There are many great books for teachers and parents out there, with new education books coming out almost daily. These are just a few unique resources that are helpful to educators and parents. This group of books can help you think different about how you learn and teach. If you have suggestions for additional books to add send to email@example.com.
Ruth Culham the author describes how to use mentor texts to improve your students writing. Learn about instructional strategies that support deep reading that will lead to deep writing by reading and analyzing the works of others. Included in the book are more than 90 authentic mentor texts that are a good starting point for your writing. Teachers should add this to your professional library and parents can also get insight on how to improve your child’s skills. Even reputable authors use mentor texts to help them form their own pieces of work.
Mathematical Mindsets: Unleashing Students’ Potential through Creative Math, Inspiring Messages and Innovative Teaching by Jo Boaler
Traditional methods of teaching math are challenging at every level. This book centers around fixed vs growth mindset from Carol Dweck’s book titled Mindset. Removing math anxiety helps students get a clear roadmap to success. With strategies and activities that help parents and teachers that students can enjoy math. The author Jo Boaler is a Standford researcher and expert on learning math and has followed thousands of students as they learn how to unleash there math potential.
Award-winning teacher and best-selling author Debbie Silver addresses the relationship between student motivation and risking failure, calling failure a temporary “glitch” that provides valuable learning opportunities. She explains motivational theory, provides down-to-earth—often humorous—real life examples, and outlines concrete, applicable guidelines for helping students overcome setbacks and failure to foster lifelong success.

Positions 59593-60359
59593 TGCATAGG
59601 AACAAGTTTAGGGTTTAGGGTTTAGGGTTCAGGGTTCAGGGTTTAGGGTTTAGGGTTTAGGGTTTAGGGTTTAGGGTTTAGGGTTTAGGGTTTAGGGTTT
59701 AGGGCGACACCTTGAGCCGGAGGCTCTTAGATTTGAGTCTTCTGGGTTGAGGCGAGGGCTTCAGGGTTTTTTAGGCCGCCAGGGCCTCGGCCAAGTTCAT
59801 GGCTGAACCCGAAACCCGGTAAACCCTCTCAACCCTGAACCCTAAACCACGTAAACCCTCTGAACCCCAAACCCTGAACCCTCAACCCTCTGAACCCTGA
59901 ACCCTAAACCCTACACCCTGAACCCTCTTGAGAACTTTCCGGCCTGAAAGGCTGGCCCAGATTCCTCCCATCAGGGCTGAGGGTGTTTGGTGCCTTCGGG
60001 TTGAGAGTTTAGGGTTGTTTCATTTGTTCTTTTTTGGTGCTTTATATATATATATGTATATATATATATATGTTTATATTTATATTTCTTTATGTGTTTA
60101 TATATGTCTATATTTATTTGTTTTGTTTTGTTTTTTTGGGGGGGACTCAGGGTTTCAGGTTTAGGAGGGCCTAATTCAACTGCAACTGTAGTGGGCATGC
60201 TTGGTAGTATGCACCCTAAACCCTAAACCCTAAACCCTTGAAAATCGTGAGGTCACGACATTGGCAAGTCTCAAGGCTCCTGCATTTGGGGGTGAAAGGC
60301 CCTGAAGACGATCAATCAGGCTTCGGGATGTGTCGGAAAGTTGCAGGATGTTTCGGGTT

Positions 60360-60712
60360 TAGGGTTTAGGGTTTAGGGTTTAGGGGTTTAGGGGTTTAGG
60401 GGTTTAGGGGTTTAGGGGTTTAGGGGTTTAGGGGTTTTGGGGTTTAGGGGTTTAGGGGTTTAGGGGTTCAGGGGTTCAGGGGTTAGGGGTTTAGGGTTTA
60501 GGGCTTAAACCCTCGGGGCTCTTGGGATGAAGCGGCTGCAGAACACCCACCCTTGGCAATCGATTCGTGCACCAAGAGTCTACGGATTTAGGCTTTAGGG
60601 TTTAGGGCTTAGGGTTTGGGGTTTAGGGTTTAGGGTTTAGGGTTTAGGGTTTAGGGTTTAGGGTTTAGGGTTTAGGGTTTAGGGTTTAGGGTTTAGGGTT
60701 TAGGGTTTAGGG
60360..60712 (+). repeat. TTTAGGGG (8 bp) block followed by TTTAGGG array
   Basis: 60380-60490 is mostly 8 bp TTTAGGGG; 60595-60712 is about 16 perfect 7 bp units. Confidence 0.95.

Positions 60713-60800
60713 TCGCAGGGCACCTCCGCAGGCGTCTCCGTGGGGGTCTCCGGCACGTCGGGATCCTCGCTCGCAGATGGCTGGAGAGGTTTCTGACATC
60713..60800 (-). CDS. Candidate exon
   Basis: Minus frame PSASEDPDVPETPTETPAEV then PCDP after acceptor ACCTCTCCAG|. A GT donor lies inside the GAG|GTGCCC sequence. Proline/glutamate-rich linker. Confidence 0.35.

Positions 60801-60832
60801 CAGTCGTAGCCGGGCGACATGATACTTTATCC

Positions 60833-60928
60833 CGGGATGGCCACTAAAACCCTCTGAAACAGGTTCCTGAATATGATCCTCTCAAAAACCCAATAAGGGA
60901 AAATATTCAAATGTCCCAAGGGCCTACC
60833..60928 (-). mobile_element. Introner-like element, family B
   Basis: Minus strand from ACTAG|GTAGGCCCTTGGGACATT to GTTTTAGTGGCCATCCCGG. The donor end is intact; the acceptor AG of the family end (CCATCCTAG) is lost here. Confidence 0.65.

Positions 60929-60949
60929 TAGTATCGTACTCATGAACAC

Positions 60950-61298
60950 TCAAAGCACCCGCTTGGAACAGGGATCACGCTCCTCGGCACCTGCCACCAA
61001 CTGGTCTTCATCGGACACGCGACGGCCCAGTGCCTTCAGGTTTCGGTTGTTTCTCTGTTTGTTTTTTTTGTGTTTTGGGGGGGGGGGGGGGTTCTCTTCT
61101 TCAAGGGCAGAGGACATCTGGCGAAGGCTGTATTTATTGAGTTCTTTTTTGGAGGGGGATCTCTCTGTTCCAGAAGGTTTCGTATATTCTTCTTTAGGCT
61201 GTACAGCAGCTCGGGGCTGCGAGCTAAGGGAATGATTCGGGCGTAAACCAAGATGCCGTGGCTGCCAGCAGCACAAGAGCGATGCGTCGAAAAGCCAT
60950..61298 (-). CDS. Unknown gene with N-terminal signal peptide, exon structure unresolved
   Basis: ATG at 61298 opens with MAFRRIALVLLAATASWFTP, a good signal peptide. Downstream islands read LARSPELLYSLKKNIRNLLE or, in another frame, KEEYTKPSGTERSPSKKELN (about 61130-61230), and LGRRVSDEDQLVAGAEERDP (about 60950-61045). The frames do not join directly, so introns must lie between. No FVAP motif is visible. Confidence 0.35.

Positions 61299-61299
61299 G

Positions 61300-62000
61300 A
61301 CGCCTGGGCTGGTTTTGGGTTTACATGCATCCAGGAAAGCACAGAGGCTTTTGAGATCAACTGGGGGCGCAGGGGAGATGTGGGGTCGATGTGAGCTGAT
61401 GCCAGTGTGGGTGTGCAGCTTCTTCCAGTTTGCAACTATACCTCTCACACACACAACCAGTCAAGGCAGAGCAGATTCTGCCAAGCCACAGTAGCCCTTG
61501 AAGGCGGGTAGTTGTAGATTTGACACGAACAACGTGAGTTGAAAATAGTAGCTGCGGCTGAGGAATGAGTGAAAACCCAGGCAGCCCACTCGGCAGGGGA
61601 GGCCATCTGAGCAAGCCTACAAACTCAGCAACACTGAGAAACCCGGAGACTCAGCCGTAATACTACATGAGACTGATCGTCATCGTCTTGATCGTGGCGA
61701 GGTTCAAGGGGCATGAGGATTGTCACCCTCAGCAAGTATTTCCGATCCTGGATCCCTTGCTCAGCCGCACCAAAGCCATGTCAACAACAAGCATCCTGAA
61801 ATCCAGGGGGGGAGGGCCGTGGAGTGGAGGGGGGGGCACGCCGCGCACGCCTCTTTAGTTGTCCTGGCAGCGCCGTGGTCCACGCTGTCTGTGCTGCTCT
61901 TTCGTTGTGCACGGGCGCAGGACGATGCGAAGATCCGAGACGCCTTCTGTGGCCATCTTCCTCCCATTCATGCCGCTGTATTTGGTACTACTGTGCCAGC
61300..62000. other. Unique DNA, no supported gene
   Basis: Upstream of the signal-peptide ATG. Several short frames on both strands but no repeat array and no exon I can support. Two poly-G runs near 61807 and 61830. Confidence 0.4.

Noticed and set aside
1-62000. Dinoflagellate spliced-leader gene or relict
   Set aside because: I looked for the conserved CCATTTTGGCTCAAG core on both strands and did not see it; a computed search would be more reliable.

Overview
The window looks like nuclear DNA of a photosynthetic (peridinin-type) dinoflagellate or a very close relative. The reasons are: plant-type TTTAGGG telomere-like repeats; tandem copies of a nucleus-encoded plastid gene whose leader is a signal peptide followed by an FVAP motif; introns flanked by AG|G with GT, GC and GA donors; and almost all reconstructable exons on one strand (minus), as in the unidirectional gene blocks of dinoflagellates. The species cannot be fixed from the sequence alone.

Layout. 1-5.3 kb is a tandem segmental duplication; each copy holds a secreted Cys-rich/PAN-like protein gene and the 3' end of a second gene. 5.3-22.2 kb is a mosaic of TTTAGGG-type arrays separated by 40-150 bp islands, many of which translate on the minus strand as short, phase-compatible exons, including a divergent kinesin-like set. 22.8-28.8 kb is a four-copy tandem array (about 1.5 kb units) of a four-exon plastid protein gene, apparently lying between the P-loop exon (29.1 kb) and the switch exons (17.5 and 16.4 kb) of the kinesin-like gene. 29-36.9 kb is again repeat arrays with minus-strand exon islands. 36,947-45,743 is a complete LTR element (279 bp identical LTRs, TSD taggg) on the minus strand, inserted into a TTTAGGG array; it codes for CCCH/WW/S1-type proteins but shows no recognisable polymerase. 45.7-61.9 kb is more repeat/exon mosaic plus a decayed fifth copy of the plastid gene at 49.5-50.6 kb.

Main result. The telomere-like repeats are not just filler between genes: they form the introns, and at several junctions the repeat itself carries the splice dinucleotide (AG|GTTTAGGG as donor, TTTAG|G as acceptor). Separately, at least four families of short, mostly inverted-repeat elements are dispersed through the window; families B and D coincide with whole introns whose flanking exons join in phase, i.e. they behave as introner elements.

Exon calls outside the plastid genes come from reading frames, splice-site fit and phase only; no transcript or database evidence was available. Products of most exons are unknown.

Donalyn Miller says she has yet to meet a child she couldn’t turn into a reader. No matter how far behind Miller’s students might be when they reach her 6th grade classroom, they end up reading an average of 40 to 50 books a year. Miller’s unconventional approach dispenses with drills and worksheets that make reading a chore. Instead, she helps students navigate the world of literature and gives them time to read books they pick out themselves. Her love of books and teaching is both infectious and inspiring. The book includes a dynamite list of recommended “kid lit” that helps parents and teachers find the books that students really like to read.
Carol Dweck, with decades of research on achievement and success, discovered a truly groundbreaking idea, the power of our mindset.
It’s not just abilities and talent that bring success but whether you approach them with a fixed or growth mindset. With the right mindset, we can motivate our kids and help them to raise their grades, as well as reach our own goals (personal and professional). In this brilliant book, Dweck shows how success in school, work, sports, the arts, and almost every area of human endeavor can be dramatically influenced by how we approach our goals. People with a fixed mindset—those who believe that abilities are fixed—are far less likely to flourish than those with a growth mindset—those who believe that abilities can be developed through hard work, good strategies, and mentorship. Mindset reveals how great parents, teachers, managers, and athletes can put this idea to use to foster outstanding accomplishment.